The Tie family of receptor tyrosine kinases (RTKs) are involved in both vascular homeostasis and in angiogenesis. Both the receptors and their angiopoietin (Ang) ligands are attractive targets for pharmacologic intervention in cancer, inflammation and other disease states. An impediment to development of therapeutic agents is the current incomplete understanding of the mechanisms of activation of Tie receptors. Whereas RTKs such as EGFR, Kit and FGFR are well known to be regulated by growth factor-induced dimerization, for the Tie receptors, studies to date have failed to reveal the mechanism of ligand-induced receptor activation. The activating, oligomeric Ang ligands all bind to Tie2, with signaling outcomes that are context dependent and are modulated by co-receptors including the orphan family member Tie1. We have shown that the extracellular region (ECR) of Tie2 forms a ligand-independent dimer that is mediated by its membrane-proximal fibronectin type III (FNIII) domains, and is essential for Tie2 activation in cells. The oligomeric Ang ligands are known to bind to the membrane distal domains of Tie2. The Tie receptors thus differ from most RTKs in that an oligomeric ligand regulates an already oligomeric receptor. Whether signaling arises through allosteric changes in a receptor dimer or the promotion of receptor crosslinking or clustering remains unclear (but is a focus of our proposal). For several RTKs with immunoglobulin domains in their membrane-proximal regions (KIT, PDGFR and Fms/CSF1-R), homotypic interactions between membrane-proximal regions are important for receptor dimerization and activation, and disruption of these interactions by antibody binding or mutation blocks receptor activation. We propose that interactions involving the membrane-proximal FNIII domains of Tie receptors can also be targeted therapeutically. Further, we suggest that Tie receptors may serve as a prototype for the 40% of human RTKs that have membrane-proximal FNIII domains. To gain insight into how the oligomeric Ang ligands bind and activated a dimeric RTK, we will use a combination of structural, biochemical and cellular approaches to address the consequences of binding of defined, oligomeric Ang ligands to the Tie2 ECR dimer. We will also determine how ligand binding and signaling are influenced by the presence of Tie1 and the RPTP?, both of which interact directly with Tie2. Our overall goal is to build a detailed molecular understanding of how the interactions mediated by the ECR of Tie2 regulate receptor activity, and to exploit this information to develop antibody modulators of Tie receptor activation.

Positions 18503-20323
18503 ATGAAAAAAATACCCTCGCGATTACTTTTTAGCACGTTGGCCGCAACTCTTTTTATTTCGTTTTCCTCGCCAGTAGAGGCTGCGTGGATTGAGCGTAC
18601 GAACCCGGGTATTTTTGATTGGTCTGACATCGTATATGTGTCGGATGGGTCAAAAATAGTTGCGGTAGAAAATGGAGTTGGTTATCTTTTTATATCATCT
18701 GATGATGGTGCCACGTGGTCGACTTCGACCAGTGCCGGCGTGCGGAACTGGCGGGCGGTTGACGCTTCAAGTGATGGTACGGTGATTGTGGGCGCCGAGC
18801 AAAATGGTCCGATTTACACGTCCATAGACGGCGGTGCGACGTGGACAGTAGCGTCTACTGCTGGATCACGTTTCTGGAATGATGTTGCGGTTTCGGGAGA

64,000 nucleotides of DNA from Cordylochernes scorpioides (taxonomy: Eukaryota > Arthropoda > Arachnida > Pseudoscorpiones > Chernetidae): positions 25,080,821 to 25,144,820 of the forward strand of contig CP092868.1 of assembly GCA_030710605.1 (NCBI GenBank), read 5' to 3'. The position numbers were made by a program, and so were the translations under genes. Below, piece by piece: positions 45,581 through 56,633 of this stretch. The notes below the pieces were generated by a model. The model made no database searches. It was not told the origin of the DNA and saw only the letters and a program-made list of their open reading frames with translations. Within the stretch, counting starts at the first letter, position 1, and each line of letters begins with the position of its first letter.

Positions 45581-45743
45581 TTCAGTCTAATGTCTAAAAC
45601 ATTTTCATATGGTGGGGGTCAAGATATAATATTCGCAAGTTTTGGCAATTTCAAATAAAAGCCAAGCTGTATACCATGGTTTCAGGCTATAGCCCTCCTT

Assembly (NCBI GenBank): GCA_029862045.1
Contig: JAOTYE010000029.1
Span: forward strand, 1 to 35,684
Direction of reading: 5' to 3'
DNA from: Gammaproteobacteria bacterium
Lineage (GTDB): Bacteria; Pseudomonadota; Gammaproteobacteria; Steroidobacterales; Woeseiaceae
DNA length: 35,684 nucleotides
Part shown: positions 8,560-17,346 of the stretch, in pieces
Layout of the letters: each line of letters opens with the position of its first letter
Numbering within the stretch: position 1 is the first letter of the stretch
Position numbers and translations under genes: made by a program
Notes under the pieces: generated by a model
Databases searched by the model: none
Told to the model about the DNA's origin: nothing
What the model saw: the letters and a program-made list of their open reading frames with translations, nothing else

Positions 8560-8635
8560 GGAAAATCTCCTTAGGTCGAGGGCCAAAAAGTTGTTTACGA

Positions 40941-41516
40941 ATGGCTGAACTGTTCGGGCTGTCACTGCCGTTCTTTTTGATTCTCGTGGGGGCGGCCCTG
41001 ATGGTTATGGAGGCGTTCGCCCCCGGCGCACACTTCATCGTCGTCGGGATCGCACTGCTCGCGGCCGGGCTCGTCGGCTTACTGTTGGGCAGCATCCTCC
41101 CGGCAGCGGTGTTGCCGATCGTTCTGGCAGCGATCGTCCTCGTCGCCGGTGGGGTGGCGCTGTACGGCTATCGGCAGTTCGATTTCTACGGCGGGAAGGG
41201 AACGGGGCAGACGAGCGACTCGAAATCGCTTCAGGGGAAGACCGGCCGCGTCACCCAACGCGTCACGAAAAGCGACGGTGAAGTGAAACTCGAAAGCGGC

Our specific aims ask three questions: 1. How do angiopoietin ligands regulate Tie2? 2. How do Tie1 and RPTP? modulate the effects of Ang ligands on Tie2 activity? 3. Can specific antibodies selectively block subsets of Tie2 interactions?

Public Health Relevance

The Ang/Tie axis presents opportunities for therapeutic intervention in a number of settings, including for antiangiogenic strategies in cancer and to modulate inflammation. Several agents targeting the Ang ligands are under investigation, but there has been limited attention on antibody targeting of the receptor ? a strategy that has proven successful for many RTKs. We propose studies that will enhance mechanistic understanding of the Tie RTKs, which will inform efforts to target them therapeutically.

National Institute of Health (NIH)
National Cancer Institute (NCI)
Research Project (R01)
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Molecular and Integrative Signal Transduction Study Section (MIST)
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Knowlton, John R
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Yale University
Schools of Medicine
New Haven
United States
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Moore, Jason O; Lemmon, Mark A; Ferguson, Kathryn M (2017) Dimerization of Tie2 mediated by its membrane-proximal FNIII domains. Proc Natl Acad Sci U S A 114:4382-4387